First comes love, then comes marriage, then comes…divorce?

Normal 0 MicrosoftInternetExplorer4 By: MARRI intern

Growing up, my dad would say that no matter what he would always love my mom. At the altar, many people will say the same thing. Unfortunately, America’s divorce rate is a sign that commitment through thick and thin is increasingly rare.
Most people would agree that in some situations, like infidelity, it is acceptable to seek a divorce. Simply being tired of being with the other person or no longer “feeling” in love, however, are not legitimate reasons. People like to believe that every problem in life has a quick fix. If a pipe is leaking, use duct tape. Or if a vase breaks, grab the super glue. But marriage is neither a pipe nor a vase, as divorce is certainly not duct tape or super glue. Notice that even the easy fix solutions mentioned above were about holding things together, not pulling them apart permanently.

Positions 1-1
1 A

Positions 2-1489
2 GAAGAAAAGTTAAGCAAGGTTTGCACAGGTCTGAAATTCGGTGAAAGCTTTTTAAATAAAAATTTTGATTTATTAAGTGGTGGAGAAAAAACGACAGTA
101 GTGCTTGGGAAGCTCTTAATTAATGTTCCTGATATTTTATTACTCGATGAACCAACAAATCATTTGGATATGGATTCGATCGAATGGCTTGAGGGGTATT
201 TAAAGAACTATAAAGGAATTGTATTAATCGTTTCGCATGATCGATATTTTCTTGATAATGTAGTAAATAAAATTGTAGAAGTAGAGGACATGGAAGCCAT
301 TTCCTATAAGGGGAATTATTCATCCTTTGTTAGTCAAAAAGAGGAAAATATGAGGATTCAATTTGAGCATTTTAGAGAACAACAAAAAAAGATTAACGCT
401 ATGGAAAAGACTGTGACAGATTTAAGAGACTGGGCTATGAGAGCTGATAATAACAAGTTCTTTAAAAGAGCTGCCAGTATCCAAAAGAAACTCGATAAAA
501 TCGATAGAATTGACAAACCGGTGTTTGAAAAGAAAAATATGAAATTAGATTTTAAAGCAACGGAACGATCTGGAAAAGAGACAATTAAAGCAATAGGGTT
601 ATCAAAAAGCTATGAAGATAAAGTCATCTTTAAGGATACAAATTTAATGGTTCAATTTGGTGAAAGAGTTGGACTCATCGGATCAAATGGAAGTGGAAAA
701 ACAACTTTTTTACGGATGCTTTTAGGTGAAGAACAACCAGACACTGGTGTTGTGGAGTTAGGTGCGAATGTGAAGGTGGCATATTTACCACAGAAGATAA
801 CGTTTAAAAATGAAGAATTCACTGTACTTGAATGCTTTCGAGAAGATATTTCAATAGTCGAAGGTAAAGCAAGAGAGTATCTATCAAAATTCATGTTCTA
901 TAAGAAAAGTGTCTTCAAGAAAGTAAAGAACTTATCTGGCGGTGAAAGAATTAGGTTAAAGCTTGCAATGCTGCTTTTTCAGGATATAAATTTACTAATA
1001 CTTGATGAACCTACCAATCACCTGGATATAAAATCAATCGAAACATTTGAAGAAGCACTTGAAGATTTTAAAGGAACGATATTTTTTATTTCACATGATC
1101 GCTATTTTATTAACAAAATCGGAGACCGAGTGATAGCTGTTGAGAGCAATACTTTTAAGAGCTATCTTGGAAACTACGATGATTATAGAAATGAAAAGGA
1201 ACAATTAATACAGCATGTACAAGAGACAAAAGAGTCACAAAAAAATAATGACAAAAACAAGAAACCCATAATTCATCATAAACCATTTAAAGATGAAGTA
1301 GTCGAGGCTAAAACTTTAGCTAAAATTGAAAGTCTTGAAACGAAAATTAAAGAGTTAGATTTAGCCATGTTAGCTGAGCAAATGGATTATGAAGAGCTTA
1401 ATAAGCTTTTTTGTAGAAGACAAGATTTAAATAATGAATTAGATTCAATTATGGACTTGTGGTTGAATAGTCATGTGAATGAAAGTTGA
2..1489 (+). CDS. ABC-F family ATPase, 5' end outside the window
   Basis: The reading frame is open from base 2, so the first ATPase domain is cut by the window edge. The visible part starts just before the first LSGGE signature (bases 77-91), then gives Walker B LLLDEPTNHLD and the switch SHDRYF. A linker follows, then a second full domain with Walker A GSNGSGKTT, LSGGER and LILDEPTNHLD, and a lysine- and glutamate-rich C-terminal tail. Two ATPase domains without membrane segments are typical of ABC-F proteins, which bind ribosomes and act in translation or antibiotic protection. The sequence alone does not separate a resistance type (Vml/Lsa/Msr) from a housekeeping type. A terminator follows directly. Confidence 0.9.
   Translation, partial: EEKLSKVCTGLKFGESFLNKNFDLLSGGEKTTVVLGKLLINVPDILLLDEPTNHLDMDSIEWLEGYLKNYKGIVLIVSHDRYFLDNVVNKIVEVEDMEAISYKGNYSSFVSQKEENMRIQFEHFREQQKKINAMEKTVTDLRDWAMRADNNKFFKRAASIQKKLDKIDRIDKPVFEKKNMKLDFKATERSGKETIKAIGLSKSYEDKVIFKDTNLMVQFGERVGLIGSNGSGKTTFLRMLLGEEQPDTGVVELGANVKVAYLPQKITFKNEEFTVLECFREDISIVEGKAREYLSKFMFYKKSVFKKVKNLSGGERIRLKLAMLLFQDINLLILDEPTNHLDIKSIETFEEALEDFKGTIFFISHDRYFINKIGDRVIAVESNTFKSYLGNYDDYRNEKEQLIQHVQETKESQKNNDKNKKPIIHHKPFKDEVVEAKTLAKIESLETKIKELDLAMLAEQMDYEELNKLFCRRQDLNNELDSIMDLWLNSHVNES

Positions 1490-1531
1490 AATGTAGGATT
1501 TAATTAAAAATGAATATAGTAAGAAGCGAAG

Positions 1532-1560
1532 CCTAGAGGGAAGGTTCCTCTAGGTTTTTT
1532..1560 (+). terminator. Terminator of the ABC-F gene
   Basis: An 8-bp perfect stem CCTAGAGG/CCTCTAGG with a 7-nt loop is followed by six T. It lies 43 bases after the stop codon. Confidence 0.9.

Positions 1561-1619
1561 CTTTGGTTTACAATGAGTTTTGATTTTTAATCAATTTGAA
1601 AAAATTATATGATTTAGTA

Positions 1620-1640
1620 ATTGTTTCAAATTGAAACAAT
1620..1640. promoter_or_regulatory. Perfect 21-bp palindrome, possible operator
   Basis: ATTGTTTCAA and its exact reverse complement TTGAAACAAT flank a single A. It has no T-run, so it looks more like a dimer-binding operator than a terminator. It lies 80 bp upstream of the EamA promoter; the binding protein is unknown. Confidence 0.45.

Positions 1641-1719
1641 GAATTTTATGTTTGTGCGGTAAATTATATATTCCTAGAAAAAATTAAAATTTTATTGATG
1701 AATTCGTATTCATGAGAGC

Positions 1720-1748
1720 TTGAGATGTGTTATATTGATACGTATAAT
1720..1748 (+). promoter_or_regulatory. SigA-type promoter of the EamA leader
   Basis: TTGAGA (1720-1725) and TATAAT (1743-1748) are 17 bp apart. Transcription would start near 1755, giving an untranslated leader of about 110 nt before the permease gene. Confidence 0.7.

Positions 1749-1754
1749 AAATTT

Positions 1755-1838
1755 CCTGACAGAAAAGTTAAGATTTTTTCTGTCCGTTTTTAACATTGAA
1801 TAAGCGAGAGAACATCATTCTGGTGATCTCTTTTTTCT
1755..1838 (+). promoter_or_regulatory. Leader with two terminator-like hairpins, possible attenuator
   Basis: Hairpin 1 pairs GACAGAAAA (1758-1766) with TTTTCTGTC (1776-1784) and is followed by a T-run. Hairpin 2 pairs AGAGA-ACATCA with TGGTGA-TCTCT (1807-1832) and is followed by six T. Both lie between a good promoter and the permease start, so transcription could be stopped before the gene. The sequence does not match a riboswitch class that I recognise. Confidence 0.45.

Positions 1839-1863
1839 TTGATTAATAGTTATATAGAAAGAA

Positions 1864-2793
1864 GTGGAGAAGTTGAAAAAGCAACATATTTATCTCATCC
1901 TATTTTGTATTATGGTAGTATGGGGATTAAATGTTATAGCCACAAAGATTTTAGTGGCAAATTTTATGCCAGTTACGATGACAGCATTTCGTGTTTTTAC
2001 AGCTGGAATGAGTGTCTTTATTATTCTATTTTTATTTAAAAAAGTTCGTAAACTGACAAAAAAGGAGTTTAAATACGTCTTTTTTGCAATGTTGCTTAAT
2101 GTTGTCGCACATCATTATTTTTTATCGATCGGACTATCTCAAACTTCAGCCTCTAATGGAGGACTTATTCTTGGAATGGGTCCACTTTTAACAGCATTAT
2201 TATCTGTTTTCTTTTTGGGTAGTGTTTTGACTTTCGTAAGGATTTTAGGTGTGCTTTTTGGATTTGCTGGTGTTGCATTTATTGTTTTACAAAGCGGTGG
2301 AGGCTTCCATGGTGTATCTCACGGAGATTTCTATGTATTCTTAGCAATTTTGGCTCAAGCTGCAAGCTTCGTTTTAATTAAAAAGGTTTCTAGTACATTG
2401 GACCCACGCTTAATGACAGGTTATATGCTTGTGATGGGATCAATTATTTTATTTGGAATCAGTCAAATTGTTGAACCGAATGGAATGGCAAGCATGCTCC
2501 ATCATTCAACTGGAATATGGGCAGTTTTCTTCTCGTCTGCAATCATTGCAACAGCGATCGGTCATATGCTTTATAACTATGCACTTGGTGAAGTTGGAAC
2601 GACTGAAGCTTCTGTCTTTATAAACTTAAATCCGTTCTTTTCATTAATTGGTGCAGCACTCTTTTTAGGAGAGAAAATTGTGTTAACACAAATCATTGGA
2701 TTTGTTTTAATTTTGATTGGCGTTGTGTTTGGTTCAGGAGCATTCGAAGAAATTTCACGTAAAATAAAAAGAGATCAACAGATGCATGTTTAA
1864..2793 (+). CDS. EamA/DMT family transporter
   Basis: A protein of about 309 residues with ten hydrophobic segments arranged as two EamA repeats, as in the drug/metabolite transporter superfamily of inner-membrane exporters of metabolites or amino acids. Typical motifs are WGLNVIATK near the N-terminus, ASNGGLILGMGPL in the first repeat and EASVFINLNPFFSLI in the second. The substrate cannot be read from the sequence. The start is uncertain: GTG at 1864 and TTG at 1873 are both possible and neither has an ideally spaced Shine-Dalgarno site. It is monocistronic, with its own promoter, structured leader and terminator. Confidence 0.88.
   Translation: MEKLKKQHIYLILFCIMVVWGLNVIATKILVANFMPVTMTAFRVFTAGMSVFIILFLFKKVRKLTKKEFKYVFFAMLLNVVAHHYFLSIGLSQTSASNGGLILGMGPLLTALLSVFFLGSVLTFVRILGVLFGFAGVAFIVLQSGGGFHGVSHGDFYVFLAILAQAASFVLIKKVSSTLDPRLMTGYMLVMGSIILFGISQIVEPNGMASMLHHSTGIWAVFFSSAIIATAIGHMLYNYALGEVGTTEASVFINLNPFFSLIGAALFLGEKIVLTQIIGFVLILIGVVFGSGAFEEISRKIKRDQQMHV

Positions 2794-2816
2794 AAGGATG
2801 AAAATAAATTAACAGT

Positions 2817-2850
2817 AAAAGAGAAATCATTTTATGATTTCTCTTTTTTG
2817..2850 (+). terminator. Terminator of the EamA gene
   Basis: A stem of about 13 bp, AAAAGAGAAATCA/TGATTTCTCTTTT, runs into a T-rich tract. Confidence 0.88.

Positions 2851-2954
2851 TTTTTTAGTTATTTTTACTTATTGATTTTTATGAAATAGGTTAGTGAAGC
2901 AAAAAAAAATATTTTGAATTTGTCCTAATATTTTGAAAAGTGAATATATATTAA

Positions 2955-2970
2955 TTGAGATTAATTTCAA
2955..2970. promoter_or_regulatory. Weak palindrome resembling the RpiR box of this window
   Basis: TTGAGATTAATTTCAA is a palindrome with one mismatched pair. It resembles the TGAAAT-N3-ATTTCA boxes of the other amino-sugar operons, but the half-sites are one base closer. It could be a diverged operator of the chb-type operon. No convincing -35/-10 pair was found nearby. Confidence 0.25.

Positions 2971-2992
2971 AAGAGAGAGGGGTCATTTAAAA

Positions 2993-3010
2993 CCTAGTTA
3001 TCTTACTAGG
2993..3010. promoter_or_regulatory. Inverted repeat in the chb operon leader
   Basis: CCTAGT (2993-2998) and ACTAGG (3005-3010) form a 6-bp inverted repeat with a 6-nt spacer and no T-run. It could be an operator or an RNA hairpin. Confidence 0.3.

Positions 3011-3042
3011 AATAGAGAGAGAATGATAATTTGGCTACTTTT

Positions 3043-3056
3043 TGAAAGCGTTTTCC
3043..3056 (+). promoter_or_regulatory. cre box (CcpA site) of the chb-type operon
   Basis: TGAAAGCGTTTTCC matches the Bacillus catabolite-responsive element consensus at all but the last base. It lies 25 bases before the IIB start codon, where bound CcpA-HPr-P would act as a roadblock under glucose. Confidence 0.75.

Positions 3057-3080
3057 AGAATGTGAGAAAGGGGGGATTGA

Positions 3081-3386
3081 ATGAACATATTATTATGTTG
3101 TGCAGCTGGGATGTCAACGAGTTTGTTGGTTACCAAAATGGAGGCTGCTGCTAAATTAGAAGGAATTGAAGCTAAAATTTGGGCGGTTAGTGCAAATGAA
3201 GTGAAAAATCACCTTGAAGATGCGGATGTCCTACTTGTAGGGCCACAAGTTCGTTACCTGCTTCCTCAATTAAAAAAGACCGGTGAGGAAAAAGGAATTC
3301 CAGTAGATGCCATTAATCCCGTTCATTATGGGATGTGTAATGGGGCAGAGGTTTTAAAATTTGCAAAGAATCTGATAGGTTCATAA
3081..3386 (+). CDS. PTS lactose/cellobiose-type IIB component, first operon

About 40-50% of marriages will end in divorce. This does not reflect a moral understanding of marriage as it was intended to be. In the Bible, the Church is called the bride of Christ. Certainly Christ is hurt by His bride’s failure to keep his commandments, but His love is unwavering. Shouldn’t our marriages imitate that?
Just like any other couple, my parents had their arguments. I can remember the steam coming out of their ears when they were upset at each other, but arguments would always end with the same “I love you.” They are now approaching their 33rd wedding anniversary, and I truly believe that their commitment to each other even in the hard times got them there.
Til’ death do us part isn’t just an idea; it’s a choice. Make your choice before you stand up in front of the church or forever hold your peace.

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